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dc.contributor.authorGilman, Gregg A.
dc.contributor.authorSherwyn, David J.D.
dc.date.accessioned2020-09-09T16:03:21Z
dc.date.available2020-09-09T16:03:21Z
dc.date.issued2014-03-01
dc.identifier.other7360846
dc.identifier.urihttps://hdl.handle.net/1813/70871
dc.description.abstractMore than two years have elapsed since employers let out a sigh of relief when the Supreme Court overturned the 9th Circuit decision in Wal-Mart v. Dukes and decertified the class of plaintiffs suing Wal-Mart, the nation’s largest employer, for sex discrimination.1 The class consisted of approximately 1.5 million of the retailer’s former and current female employees.2 While the details of the lower and Supreme Court decisions are beyond the scope of this paper, the lesson for many employers was the fear that class actions, regardless of merit, could put an entire company at risk. While the obvious response, “don’t violate the law,” should seemingly resolve that fear, the fact is that many employment lawsuits, such as wage and hour or discrimination cases, are often difficult to defend. This may occur because: (1) the law is unclear; (2) there are shades of gray in employment decisions, (3) it is difficult to ensure compliance in large multistate or multi-national corporations, or (4) sometimes companies face “bad facts” even when they did not violate the law. Although defending the allegations of one employee or even a group is expensive, most employers are able to do this. Defending a class action, however, often requires resources beyond what many employers can marshal. In this paper, we propose a way to avoid such costly litigation: arbitration.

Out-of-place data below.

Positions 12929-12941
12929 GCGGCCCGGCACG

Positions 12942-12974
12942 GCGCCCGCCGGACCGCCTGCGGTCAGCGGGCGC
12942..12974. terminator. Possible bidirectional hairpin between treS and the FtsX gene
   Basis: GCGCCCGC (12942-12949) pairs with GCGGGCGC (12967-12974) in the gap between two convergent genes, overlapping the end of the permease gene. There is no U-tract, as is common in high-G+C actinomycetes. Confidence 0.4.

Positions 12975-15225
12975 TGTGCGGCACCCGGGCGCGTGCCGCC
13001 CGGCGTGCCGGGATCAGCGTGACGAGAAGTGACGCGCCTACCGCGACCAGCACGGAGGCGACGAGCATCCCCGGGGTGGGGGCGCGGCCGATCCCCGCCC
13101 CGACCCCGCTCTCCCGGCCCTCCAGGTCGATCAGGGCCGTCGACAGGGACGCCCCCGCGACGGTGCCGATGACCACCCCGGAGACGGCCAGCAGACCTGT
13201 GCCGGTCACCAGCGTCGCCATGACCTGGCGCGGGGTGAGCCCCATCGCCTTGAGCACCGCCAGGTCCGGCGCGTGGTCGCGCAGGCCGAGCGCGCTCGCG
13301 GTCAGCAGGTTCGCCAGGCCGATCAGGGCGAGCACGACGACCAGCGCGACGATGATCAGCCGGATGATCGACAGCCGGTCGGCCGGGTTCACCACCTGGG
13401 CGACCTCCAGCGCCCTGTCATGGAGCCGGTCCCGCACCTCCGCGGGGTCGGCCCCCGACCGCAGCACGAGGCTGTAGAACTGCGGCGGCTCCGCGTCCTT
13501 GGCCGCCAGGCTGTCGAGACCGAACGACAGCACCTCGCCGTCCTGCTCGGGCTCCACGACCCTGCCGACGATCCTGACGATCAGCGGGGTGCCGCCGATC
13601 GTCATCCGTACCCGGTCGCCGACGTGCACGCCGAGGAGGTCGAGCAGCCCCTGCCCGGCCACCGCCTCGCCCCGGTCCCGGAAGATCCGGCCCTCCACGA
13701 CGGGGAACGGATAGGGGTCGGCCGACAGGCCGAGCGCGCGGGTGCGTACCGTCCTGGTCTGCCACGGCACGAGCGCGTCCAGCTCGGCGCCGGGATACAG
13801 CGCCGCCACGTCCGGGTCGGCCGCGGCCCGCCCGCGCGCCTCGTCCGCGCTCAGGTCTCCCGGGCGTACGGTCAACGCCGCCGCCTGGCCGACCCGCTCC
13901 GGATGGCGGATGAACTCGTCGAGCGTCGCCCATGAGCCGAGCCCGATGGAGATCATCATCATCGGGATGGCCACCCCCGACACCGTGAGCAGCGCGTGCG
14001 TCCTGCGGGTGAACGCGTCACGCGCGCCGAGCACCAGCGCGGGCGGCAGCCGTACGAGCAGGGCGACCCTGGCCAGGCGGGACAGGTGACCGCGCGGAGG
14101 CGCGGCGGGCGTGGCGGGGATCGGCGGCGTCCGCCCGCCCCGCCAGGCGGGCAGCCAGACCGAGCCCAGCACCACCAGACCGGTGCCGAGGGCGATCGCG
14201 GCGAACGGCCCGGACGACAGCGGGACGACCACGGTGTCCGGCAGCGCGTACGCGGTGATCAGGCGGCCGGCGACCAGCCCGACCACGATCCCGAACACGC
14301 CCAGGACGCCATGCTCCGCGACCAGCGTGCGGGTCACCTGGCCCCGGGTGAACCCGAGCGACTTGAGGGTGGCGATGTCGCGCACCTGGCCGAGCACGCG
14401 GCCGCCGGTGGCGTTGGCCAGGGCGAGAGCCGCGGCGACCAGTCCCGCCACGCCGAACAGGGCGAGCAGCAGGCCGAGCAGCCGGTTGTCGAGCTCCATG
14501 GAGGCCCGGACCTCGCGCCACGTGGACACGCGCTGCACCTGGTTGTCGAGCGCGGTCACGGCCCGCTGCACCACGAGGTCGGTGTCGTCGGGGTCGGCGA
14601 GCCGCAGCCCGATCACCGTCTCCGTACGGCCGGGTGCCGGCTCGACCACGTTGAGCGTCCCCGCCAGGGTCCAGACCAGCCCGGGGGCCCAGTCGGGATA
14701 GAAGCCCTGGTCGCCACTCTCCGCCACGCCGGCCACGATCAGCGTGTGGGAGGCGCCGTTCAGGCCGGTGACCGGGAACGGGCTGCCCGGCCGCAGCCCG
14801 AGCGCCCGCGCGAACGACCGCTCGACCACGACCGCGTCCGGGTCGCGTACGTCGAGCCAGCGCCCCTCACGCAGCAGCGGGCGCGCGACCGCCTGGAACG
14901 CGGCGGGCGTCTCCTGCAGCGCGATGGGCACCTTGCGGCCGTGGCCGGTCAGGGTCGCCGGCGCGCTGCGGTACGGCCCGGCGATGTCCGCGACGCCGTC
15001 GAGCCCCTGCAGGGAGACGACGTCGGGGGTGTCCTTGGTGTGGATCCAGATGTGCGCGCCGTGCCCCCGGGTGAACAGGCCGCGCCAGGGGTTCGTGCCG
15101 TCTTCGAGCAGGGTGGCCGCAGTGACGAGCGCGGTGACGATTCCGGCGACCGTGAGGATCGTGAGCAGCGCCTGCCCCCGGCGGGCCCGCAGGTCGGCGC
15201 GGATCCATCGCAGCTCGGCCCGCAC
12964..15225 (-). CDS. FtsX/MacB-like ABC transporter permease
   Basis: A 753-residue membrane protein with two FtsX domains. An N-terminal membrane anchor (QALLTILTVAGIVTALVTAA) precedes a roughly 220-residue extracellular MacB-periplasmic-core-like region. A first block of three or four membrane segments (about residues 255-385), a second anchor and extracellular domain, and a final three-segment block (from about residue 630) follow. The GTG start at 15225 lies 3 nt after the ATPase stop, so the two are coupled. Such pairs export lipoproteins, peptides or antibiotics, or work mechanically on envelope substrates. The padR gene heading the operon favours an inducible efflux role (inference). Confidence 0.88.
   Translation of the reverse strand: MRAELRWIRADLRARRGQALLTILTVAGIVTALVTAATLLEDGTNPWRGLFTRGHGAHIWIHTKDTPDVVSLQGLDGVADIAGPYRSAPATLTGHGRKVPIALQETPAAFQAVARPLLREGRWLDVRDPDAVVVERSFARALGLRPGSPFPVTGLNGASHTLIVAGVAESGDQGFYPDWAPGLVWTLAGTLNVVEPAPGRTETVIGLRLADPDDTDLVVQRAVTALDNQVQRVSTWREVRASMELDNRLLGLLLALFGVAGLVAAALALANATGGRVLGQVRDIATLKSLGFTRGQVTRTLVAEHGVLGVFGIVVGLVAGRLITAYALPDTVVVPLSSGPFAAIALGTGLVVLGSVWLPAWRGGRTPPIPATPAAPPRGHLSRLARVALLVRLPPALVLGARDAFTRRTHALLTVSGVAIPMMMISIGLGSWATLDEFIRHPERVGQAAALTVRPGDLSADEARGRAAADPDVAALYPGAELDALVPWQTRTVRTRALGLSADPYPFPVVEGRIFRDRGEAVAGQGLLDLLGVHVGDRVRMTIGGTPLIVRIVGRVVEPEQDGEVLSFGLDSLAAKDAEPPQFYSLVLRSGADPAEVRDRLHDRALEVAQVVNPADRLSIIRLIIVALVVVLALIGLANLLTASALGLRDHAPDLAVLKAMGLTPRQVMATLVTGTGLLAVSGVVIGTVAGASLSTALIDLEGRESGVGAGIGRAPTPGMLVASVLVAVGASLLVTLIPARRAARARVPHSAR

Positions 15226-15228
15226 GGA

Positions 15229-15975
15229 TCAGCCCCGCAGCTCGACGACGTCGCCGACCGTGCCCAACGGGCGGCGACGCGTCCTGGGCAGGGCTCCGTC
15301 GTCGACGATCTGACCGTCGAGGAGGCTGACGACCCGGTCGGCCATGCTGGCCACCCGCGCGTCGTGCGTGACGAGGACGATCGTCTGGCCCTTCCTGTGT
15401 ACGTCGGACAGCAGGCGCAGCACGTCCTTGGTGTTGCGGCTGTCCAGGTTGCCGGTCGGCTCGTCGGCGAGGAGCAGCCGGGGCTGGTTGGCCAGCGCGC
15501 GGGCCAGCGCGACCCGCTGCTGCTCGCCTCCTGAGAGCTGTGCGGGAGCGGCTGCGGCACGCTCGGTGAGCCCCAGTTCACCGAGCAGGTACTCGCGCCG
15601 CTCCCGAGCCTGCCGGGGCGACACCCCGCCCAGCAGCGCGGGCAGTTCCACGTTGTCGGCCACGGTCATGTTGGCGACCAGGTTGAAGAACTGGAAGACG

dc.language.isoen_US
dc.relationAn alternate copy of this item is available elsewhere in eCommons.
dc.relation.urihttps://hdl.handle.net/1813/71207
dc.rightsRequired Publisher Statement: © Cornell University. This report may not be reproduced or distributed without the express permission of the publisher.
dc.subjectCornell
dc.subjecthospitality
dc.subjectlabor
dc.subjectemployment
dc.subjectarbitration
dc.subjectclass action
dc.titleArbitration: A Positive Employment Tool and Potential Antidote to Class Actions
dc.typearticle
dc.description.legacydownloads2014_Gilman_Arbitration.pdf: 102 downloads, before Aug. 1, 2020.
local.authorAffiliationSherwyn, David J.D.: dss18@cornell.edu Cornell Universtiy


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